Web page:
House built later on the foundation of the 1839 house built by Anson Seeley Andrews. Photograph by Ernest John Andrews, October 1927.

Rear view of the red brick barn built on Anson Seeley Andrews’ farm in 1844 using bricks made in his own kiln. The barn was located about 200 feet west of the old home. Photograph by Ernest John Andrews, October 1927.


Up to 1850, although a triweekly mail by stage coach passed from Mount Vernon to Princeton 40 miles north, we received our mail at Mount Vernon. There was a common query—Why not try for a post office here?—and there was a decided movement in that direction. First a name and after various suggestions it was generally conceded that Farmersville was the most appropriate, and with that name we applied to the P.O. Department for an office, and after some correspondence and delay the demand was granted and Joseph Phillips was appointed Post Master. For a time he received and distributed the mail from his house. On account of his moving away, another was appointed and office removed to the store.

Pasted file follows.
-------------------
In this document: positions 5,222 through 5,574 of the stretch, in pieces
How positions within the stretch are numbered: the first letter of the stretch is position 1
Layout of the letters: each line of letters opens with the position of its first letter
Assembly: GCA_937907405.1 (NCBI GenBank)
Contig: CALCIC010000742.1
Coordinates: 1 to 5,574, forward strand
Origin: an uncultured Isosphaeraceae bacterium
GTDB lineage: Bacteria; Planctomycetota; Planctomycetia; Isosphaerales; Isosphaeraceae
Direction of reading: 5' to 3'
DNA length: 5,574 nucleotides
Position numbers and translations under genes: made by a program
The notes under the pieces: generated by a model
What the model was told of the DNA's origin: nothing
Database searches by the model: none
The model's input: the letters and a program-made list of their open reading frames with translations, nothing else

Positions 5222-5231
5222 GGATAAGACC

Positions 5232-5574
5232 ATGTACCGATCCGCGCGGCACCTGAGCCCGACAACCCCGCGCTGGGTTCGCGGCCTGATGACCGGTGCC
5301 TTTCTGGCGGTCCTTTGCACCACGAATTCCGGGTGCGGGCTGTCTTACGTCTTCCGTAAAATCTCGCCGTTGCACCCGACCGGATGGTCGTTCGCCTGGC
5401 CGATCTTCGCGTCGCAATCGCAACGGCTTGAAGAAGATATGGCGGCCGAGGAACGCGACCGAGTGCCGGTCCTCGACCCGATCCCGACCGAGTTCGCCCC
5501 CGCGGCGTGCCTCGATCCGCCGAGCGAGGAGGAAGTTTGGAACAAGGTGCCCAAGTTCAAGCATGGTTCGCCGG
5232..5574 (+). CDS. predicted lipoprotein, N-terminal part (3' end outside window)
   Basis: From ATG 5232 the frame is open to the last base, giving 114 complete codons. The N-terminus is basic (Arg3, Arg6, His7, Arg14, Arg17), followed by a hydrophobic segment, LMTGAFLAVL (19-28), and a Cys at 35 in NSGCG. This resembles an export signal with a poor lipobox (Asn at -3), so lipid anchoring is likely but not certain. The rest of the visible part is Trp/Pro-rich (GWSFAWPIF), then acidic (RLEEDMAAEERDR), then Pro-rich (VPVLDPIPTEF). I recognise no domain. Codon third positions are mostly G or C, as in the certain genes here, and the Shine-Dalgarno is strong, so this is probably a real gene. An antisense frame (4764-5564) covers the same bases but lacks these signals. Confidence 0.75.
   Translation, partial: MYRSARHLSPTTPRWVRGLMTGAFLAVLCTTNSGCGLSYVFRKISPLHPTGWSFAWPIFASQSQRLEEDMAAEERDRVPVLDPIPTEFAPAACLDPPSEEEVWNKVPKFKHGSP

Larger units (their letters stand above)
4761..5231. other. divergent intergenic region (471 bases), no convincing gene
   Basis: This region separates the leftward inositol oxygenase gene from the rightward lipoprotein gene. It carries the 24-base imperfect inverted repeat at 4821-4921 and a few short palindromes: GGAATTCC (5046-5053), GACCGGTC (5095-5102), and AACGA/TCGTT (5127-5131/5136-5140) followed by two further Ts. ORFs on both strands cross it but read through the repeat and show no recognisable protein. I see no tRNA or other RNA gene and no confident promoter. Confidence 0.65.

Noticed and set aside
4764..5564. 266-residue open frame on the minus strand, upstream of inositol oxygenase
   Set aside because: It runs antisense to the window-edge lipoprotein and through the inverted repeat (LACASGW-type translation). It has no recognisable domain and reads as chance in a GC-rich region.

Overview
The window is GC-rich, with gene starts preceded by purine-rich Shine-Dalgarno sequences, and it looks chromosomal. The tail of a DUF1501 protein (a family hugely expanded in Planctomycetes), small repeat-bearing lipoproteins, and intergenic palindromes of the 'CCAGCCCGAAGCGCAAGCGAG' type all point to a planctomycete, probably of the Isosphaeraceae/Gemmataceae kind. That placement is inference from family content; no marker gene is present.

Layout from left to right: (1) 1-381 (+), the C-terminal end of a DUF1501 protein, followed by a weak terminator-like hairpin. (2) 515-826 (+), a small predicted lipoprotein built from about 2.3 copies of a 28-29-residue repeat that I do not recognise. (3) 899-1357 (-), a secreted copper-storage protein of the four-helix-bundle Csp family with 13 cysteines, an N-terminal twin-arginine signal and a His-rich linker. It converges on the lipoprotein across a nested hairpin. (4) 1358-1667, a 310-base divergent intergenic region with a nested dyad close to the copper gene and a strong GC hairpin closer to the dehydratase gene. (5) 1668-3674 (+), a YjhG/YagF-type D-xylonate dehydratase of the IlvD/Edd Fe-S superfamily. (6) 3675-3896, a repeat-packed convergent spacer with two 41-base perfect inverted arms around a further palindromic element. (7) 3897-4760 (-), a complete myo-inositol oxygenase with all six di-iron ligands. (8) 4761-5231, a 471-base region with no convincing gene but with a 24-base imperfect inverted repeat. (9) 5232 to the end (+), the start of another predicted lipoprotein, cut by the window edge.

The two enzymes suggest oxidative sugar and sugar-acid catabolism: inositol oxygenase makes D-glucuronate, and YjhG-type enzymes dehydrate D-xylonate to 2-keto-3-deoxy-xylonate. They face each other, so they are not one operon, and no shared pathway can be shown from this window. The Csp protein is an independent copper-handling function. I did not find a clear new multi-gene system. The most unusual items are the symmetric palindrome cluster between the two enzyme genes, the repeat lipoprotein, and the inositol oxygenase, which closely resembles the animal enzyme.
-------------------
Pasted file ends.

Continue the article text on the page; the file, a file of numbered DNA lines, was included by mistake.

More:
The store at this time was successfully operating on a cooperate plan which had been discussed and thoroughly worked out by Father and Eben Ellis, and soon quite a number in the vicinity took an interest and stock in the concern. Both the store and P.O. proved successful for a number of years.